The Jewish Federation of Greater Seattle is calling on National Rifle Association’s top state lobbyist Brian Judy to step down after comments he appeared to make last week at a gathering of opponents to Initiative 594’s push to require background checks on gun sales.
Judy, a well-known figure in Olympia’s legislative halls, drew parallels between gun control and Nazism in remarks captured by video later posted to YouTube. Based in Sacramento, he did not return a call or email asking for his comment Monday.
The Jewish Federation of Greater Seattle put out a news release Monday saying it and members of the Jewish community condemned what Judy appeared to have said in an “attempt to link policies to reduce gun violence to the Holocaust. The Jewish Federation of Greater Seattle calls upon Mr. Judy to resign his position with the National Rifle Association.”
The federation noted that “eight years ago today, the Jewish Federation was the target of a violent attack by an individual harboring dangerous falsehoods about Jews — falsehoods that continue to exist on the fringes of our society. It is deeply offensive for anyone to suggest that Jewish supporters of gun violence prevention have "forgotten" the history of our people. For a representative of the National Rifle Association, or any organization, to repeat the out-of-touch falsehood linking gun violence prevention to Nazi Germany and the Holocaust is not only an ignorant distortion but is exceedingly dangerous.”
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The federation also held a news conference at Tuesday morning in Seattle to further address the issue, which came to light after liberal website horsesass.org posted the video.
Judy’s attack on gun-control was aimed in part at wealthy Seattle investor Nick Hanauer, who has contributed $385,000 to the I-594 effort and whose family left Germany for the U.S., according to Judy.
“He’s put a half million dollars for this (gun-control) policy, the same policy that led to his family getting run out of Germany by the Nazis. You know it’s staggering to me. You can’t make this stuff up,’’ Judy says on the video. “It’s like, any Jewish people I meet who are anti-gun I think, are you serious? Did you not remember what happened? And why did that happen? It’s because they registered guns and took them. And now come to this country and support gun control? … Is anybody home here?”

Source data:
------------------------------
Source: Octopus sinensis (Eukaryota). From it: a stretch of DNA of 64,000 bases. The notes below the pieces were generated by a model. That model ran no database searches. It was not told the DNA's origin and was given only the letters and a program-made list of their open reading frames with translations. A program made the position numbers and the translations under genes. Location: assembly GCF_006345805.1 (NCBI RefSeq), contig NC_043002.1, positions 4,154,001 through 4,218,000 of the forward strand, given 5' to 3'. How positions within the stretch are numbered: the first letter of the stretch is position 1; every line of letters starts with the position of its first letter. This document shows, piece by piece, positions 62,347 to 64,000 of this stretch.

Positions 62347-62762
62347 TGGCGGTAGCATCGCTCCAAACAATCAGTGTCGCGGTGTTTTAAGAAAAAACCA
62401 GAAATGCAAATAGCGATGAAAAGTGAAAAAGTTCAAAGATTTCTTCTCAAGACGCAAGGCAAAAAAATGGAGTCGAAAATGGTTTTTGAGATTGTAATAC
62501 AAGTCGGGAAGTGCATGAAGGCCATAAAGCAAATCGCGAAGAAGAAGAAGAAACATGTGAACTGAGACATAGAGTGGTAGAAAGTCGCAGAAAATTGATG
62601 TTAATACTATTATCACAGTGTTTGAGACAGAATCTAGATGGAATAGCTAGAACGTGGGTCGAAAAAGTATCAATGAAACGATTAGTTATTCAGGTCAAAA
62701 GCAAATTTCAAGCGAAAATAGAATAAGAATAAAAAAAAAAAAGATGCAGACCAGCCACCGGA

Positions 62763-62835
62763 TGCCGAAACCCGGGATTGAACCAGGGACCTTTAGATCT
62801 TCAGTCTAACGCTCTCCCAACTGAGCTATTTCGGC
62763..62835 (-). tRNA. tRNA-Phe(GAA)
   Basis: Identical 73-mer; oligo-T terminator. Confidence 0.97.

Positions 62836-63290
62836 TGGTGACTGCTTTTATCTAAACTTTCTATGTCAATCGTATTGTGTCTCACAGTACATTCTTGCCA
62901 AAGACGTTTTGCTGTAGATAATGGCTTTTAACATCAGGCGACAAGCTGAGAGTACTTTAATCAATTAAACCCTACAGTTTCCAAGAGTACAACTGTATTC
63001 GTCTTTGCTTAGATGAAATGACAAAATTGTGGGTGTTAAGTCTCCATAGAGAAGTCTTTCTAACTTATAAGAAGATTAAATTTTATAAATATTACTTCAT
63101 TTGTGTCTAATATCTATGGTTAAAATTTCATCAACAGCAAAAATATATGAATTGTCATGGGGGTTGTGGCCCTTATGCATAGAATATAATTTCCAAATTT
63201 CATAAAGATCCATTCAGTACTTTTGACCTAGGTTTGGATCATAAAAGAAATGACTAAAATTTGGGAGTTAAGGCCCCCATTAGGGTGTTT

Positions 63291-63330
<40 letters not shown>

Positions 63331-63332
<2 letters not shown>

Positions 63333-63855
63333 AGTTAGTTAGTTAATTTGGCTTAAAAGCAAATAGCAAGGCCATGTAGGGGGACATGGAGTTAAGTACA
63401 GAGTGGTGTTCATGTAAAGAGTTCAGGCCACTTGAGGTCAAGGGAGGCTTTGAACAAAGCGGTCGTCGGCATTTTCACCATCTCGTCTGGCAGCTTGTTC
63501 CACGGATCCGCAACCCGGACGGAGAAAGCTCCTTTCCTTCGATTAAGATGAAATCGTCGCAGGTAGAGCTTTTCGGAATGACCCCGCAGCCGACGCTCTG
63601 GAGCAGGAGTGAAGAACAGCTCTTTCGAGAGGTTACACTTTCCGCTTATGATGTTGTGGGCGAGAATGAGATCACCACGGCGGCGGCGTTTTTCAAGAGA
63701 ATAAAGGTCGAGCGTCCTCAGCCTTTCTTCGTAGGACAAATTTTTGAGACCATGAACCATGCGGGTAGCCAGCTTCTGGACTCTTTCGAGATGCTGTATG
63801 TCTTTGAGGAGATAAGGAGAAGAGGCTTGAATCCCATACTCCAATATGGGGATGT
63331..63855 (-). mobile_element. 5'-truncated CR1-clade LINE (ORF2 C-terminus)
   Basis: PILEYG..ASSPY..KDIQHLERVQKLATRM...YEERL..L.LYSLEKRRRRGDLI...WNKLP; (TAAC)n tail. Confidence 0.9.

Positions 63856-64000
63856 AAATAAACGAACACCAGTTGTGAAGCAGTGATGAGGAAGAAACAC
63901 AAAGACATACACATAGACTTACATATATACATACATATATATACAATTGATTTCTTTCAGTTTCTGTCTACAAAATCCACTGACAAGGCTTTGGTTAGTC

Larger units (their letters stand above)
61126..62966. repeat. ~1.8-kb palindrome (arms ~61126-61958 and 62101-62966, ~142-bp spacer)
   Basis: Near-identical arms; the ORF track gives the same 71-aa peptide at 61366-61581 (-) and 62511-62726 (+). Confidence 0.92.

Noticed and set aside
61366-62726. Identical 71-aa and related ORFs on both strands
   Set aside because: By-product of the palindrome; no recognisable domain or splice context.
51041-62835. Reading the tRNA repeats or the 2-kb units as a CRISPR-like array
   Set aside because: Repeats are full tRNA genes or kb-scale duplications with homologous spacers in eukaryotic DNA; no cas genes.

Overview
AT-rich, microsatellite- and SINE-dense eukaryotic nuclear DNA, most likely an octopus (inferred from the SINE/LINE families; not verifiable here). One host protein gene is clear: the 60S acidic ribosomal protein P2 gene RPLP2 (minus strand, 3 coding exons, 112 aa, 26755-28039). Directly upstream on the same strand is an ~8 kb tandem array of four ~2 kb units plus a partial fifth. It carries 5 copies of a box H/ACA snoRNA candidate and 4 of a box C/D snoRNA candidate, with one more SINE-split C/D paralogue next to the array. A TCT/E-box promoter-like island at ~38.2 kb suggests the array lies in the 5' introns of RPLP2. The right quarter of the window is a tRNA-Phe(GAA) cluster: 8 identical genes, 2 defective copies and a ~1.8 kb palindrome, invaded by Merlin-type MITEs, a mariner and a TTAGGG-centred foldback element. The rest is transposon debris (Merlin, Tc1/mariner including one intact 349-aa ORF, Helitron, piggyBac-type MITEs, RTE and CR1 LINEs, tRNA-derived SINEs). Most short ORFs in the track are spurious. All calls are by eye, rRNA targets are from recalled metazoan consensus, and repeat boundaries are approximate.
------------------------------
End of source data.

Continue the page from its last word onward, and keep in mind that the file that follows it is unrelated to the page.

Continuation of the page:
“It’s really sad the level of understanding some people have of history,” Judy added in the video.
Proponents of I-594 include the federation, and one of its leading voices is Cheryl Stumbo, who was injured by the 2006 shooting.
Sen. David Frockt and Rep. Reuven Carlyle, both Democrats and Jewish state lawmakers from Seattle, took offense at Judy’s comments. In a statement sent to reporters, Frockt and Carlyle said:
“The comments made by the NRA lobbyist are highly offensive on many levels and completely out of touch with the views of Washington voters. In 2014, it is really shameful to hear a key political operative stereotype whole groups of people when they think the doors are closed and the cameras are off. The reality is that that this measure has a broad and diverse coalition of support, including the Seattle Times editorial board and nearly 350,000 people in this state who signed a petition asking it to be placed on the ballot. These comments are an insult to everyone who supports reducing gun violence in our community, whatever their faith or political views. Moreover, the comments trivialize both the Holocaust and the current debate in Washington in 2014 about whether this state should close the loophole in our background check system as one part of our overall gun violence prevention strategy. Comparing any legitimate policy debate in this state to what happened in Nazi Germany is a bridge too far, and it has no place in our political discourse. Period.”
I-594 is one of two gun-related measures on the ballot this November. I-591, which drew roughly the same number of signatures, is a gun-rights measure that would bar further background check requirements until national action required it.